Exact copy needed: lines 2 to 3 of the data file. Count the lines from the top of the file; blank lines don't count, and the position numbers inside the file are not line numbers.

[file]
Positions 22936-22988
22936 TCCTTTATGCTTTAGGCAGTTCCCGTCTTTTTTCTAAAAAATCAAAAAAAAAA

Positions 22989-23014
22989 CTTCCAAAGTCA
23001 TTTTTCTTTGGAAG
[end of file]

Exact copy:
22936 TCCTTTATGCTTTAGGCAGTTCCCGTCTTTTTTCTAAAAAATCAAAAAAAAAA

Positions 22989-23014